composer’s Lyric Pieces. This man’s most famous suite begins with a depiction of the rising sun in an Ibsen play,
Morning Mood. For 10 points, name this composer who included “Anitra’s Dance” and “In the Hall of the Mountain
King” in his Peer Gynt Suite.
ANSWER: Edvard Grieg <WR>
5. In one of this author’s short stories, a girl hides a suicide note in a French literature exam and, along with Cynthia,
comes back to haunt the narrator. This author of “The Vane Sisters” compared writing fiction to composing a chess
problem in his memoir Speak, Memory. He created a prisoner who does not know when he is to be killed for the
fictitious crime of “gnostical turpitude”, Cincinnatus C, in Invitation to a Beheading. In his magnum opus, the title
character is described as “light of my life, fire of my loins” by the narrator, who shoots Clare Quilty. For 10 points,
name this author who described Humbert Humbert’s sexual obsession with Dolores Haze in Lolita.
ANSWER: Vladimir Vladimirovich Nabokov <WR>
6. Background emissions from an object in this constellation led Johannes Hartmann to discover the interstellar
medium, and ionized emissions within it are responsible for Barnard’s Loop. An active site of stellar formation
within this constellation, the Molecular Cloud Complex, houses the Flame Nebula as well as the Horsehead Nebula.
Mintaka, Alnilam, and the brightest O star, Alnitak, form a distinctive linear asterism in this constellation. Bellatrix
and Rigel are particularly bright stars here, and its star Betelgeuse forms the shoulder of its namesake hunter. For 10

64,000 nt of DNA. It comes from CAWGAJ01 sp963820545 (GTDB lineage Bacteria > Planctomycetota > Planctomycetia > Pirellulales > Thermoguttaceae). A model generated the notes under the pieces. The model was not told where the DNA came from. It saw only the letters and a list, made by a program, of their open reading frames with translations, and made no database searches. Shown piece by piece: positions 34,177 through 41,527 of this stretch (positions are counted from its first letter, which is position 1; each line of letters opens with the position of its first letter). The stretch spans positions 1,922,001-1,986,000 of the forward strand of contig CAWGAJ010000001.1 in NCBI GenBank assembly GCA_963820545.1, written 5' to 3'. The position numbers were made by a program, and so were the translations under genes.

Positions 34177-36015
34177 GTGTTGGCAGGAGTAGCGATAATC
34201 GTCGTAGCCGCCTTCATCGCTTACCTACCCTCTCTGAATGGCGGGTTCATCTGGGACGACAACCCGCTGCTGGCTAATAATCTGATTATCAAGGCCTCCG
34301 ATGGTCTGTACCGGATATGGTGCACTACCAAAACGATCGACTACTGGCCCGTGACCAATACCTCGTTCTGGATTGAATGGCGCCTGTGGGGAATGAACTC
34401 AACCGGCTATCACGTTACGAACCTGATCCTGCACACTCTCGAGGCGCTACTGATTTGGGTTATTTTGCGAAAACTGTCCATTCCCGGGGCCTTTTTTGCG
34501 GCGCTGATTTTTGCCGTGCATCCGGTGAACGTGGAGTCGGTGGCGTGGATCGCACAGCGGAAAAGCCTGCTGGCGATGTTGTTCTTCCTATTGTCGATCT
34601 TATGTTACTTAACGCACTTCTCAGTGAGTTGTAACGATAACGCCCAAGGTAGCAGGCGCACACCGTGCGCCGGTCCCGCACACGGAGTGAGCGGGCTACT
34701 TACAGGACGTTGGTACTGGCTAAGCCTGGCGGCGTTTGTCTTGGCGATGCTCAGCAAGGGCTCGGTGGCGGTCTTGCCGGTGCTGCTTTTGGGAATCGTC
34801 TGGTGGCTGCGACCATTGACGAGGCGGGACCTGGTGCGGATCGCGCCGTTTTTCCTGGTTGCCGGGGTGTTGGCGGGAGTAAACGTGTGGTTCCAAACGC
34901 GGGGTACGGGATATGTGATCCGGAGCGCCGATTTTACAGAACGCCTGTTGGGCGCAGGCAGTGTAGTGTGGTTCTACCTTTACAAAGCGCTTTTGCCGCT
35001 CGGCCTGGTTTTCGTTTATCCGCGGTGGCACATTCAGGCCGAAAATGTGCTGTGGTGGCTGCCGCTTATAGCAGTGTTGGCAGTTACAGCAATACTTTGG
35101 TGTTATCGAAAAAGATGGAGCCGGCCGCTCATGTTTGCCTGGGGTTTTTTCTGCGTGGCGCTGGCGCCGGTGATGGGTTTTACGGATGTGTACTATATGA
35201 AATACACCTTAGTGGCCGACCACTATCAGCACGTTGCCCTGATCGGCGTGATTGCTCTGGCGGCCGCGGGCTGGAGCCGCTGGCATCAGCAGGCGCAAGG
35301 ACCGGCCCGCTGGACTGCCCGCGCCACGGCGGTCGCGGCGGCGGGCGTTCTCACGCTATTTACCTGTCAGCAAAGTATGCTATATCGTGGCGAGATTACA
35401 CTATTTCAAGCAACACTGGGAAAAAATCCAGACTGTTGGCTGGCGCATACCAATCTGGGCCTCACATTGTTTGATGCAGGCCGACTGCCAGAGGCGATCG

points, identify this constellation with notable asterisms like its Shield and Belt.
ANSWER: Orion <ZZ>
7. This man received the Copley Medal for writing a paper on how to avoid scurvy, from which none of his crew
died on his first voyage. He undertook that voyage in order to observe the transit of Venus, as Sir Edmund Hawke
would not permit a non-sailor from commanding the expedition. An incident during his third voyage involving a
stolen canoe led to this man’s death in Hawaii, and he had previously made landfall at Botany Bay. Evidence from
this man’s second voyage put down the notion of Terra Australis, a massive southern continent. He mapped out land
outlines in Newfoundland. For 10 points, name this explorer, the first European to reach Australia and New Zealand.
ANSWER: James Cook <AM>
8. This man’s father-in-law, a pharaoh, burnt down a Canaanite city as a gift to him, and his father prayed for him in
Psalm 72. When he was married, Gabriel formed a sand-bank on which Rome was built. One of the books credited
to him includes a chorus of the daughters of Jerusalem, and a woman, the Shulamite. This man is credited with
writing the Book of Proverbs, Ecclesiastes, and a poem of him and his lover, Song of Songs. He settled a dispute